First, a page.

We all know good people who can't get a job for some odd reason, but whenever I find myself on the other side of the table I am amazed at how people don't even bother to follow a couple of simple steps to massively increase your chances for a response. Yes, a lot of big companies seem to have their jobs email address hooked up directly to /dev/null but small companies still make up the majority of the software development landscape. With a small(er) company, there's a good chance that your email ends up directly with the hiring manager. Somebody like me, for example.

I encounter this on a fairly regular basis - a project uses a third-party library and there is either a bug in the library that we can't seem to avoid hitting, or there's a feature missing or not 100% ideal for our use case.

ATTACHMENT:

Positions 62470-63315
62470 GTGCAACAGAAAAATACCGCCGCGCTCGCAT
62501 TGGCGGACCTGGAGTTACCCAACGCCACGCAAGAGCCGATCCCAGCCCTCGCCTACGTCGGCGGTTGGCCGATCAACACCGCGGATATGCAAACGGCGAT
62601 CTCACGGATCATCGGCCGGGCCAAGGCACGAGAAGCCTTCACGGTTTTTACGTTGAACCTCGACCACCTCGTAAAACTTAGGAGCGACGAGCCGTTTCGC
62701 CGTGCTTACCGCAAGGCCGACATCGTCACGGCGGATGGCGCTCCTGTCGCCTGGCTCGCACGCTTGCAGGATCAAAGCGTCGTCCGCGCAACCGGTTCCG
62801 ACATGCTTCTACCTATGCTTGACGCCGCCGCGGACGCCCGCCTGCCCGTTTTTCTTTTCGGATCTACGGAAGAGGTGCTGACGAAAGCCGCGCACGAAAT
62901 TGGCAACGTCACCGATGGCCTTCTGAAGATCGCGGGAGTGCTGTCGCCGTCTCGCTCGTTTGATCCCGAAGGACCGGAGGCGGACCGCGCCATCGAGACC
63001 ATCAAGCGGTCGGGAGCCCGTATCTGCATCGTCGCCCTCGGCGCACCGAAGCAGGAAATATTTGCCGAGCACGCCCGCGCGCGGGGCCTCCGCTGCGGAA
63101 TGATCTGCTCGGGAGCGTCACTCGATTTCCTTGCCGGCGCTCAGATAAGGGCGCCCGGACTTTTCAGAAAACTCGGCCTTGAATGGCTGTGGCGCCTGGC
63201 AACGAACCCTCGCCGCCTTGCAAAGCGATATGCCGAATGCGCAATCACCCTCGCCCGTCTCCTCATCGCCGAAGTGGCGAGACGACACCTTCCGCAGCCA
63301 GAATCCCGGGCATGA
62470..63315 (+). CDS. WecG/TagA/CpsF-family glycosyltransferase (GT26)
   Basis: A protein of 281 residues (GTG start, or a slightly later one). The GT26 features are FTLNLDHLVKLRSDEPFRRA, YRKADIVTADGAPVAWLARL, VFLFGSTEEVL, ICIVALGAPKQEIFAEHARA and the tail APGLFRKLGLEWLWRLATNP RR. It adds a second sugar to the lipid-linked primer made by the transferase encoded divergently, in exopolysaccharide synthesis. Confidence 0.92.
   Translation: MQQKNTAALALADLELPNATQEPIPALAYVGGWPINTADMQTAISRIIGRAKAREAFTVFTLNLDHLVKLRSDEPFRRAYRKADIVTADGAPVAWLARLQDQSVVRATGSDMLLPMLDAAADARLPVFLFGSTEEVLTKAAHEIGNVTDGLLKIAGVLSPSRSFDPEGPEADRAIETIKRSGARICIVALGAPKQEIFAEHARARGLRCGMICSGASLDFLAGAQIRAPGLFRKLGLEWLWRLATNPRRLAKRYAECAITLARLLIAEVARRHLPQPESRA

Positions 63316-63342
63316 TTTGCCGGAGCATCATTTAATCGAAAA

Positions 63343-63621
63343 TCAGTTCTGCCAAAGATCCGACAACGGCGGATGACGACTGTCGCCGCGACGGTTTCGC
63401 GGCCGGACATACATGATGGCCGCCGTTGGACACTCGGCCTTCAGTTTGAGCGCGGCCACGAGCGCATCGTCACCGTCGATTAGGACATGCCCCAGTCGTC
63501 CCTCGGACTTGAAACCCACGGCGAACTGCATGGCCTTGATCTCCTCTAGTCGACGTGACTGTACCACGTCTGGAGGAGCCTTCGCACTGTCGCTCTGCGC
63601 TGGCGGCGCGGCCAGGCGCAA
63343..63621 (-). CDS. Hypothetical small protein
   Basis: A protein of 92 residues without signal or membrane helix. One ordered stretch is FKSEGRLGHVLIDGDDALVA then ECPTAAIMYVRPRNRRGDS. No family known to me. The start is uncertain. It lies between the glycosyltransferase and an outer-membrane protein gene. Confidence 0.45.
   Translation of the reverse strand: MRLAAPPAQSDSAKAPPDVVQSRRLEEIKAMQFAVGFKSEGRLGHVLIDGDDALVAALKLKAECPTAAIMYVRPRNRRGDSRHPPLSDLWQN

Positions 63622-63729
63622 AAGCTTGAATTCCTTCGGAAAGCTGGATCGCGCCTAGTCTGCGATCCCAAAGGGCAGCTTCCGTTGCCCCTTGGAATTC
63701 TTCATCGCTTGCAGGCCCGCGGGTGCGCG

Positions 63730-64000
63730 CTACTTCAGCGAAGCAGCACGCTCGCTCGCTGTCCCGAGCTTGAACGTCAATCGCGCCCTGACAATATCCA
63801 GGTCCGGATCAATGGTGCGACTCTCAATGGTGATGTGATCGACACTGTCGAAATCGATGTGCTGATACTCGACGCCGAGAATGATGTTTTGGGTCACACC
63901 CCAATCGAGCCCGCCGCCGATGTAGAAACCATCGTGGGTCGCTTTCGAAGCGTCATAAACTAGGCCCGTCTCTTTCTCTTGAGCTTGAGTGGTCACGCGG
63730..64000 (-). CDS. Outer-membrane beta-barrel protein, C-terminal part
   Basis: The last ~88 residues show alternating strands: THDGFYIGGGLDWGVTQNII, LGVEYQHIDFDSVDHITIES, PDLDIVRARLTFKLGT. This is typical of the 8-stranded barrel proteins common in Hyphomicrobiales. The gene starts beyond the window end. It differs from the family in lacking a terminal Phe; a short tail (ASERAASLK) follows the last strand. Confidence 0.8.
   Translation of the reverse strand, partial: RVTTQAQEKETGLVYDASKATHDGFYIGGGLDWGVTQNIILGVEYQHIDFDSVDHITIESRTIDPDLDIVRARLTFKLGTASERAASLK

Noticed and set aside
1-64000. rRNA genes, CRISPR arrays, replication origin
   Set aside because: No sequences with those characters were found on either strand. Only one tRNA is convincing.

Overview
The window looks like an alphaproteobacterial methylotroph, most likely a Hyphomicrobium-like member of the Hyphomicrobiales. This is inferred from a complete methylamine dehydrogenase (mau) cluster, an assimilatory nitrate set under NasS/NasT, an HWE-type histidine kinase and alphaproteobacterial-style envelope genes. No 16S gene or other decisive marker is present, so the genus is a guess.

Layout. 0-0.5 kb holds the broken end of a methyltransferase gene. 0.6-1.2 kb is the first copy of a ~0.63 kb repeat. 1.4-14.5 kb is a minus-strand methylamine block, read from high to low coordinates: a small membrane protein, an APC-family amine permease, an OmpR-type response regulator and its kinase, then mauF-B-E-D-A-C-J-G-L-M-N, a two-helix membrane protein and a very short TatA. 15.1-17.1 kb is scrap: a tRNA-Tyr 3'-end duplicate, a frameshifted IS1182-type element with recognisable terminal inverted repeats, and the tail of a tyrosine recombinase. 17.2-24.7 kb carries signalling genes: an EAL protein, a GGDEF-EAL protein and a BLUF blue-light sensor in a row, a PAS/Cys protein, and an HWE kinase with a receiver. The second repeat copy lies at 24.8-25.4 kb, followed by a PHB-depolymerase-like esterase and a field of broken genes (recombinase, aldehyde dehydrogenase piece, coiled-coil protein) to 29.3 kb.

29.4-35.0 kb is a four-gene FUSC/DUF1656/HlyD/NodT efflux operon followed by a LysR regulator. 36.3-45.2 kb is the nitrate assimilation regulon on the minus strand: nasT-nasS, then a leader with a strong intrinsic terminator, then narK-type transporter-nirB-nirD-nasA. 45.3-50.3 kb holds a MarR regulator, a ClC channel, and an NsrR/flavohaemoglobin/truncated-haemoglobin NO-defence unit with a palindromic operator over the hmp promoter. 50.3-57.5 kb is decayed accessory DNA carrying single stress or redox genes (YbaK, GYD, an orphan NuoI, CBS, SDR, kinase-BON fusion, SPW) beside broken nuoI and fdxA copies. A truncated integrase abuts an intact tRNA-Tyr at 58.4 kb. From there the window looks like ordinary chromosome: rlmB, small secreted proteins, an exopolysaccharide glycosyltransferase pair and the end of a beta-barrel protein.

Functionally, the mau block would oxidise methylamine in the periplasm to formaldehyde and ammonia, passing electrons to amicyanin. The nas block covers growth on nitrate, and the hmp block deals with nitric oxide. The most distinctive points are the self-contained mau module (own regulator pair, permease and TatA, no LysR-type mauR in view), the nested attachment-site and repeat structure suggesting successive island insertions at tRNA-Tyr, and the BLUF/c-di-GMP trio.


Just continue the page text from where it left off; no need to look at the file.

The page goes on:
Debugging an intermittent problem with a some demo code in the Javascript BBC Master emulator. I love the hard core bit fiddling.

I recently blogged about installing a 64-bit build of Emacs for Windows because I was dealing with a bunch of large and very large files.

I grew up as a software developer on a steady diet of Dr Dobb's magazines. I was hooked the first time I came across an issue of the magazine as a student in the university library and for most of my career I have been a subscriber to it, until the print magazine was cancelled. I was sad to read this morning that after 38 years of publication, first in print and then on the web, the online edition has now met the same fate.